Sunscreen, business cards and sensible shoes are all in the bag for Neil Campbell’s first trip to Mipim.
The past few weeks for us will have been no different to anyone else preparing to attend MIPIM. Hours spent furiously trying to arrange meetings, coffees, drinks and lunch or dinner with key clients and referrers, and even more time spent kitting out the wardrobe with some hot new Aves and that elusive blue cravat to set-off the salmon shirt and cream cut-off slacks (a look that’s sure to see me blend in beautifully with the locals).
But whilst on the face of it our preparation won’t be much different to anyone else’s, the objectives of an independent Scottish firm such as us attending MIPIM are probably slightly different to most other attendees. For a start, as well as arranging meetings with – amongst others – our key lender, developer and funds clients, an important part of our week will be making contact with other English, European and American law firms. Providing Scots law advice on cross-border transactions is a large and important part of our workstream and we’re equally as keen to arrange meetings with these referrer firms as we are our existing clients.
But what else might be different for a Scottish firm attending MIPIM? Well, this year sees one of the hottest topics of conversation on the European agenda being Scottish-related: the Scottish independence debate. What would happen if Scotland becomes independent? Would Scotland keep the pound? Would key businesses move their head offices to England/Wales? How might this affect the property market? And what might the reaction be of the capital markets? These are just some of the questions that we’ve found our key clients and referrers asking us over the past few months. Engaging in the independence debate is something that we at Tods have actively done, and where possible we have tried to answer questions on the implications of Scottish independence. As MIPIM approaches we would expect these sorts of questions to be asked of us on the coast of Cannes, and we look forward to debating and seeking the opinion of our various European neighbours on the same questions.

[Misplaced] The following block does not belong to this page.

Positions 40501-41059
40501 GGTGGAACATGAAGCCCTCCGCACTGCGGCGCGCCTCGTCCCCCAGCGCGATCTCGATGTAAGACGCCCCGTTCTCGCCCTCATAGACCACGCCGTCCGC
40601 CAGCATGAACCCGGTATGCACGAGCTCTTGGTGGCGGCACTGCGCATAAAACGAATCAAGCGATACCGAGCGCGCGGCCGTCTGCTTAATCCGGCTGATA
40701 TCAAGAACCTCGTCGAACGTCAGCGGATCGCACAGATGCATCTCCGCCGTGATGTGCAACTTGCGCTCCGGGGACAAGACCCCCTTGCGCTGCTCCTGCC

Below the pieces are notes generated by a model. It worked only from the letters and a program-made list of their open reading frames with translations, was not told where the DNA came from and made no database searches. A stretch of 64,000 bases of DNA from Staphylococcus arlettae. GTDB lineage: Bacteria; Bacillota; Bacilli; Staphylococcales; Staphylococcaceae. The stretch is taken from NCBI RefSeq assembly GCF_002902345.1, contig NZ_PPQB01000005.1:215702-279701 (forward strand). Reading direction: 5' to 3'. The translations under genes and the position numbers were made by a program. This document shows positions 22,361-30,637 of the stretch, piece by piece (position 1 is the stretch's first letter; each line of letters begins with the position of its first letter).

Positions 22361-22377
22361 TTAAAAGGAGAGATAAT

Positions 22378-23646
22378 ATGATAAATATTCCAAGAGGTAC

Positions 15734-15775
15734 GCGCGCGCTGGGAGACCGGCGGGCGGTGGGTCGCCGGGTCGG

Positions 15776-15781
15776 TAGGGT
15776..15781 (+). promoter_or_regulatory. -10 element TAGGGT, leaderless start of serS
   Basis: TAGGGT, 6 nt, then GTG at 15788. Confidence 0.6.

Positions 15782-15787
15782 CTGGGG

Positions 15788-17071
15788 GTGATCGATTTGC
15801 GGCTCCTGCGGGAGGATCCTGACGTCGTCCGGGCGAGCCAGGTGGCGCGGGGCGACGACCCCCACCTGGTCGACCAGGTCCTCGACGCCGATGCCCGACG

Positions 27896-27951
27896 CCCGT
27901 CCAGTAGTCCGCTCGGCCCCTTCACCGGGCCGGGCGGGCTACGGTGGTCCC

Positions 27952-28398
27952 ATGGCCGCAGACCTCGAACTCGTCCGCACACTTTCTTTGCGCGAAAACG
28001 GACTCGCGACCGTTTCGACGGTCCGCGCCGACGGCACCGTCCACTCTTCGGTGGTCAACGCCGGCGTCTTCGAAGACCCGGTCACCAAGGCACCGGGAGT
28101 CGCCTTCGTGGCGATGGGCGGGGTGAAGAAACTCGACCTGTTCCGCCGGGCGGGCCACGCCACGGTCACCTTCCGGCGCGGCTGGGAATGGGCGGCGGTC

From a personal perspective, as a newcomer to MIPIM, part of my own preparation has been reviewing various “MIPIM self-help” websites and blogs. Thankfully I’ve managed to pick up a few handy tips aimed at MIPIM virgins such as myself: (1) remember the business cards (2) keep an open mind about everyone you meet: the surly chap nursing the glass of Aperol Spritz in one of the many bars on the Croisette might just hold the key to your next big instruction: (3) always carry a bottle of water; (4) try and wear flat shoes where possible (not such a problem for me since I gave up the Sarkozy heels); (5) if you think the next glass of wine might be too much; it probably will be. Nobody likes networking with a boozed-up belligerent; (6) above all, enjoy the experience.
All sound advice.
Neil Campbell is a solicitor in Tods Murray’s banking and finance team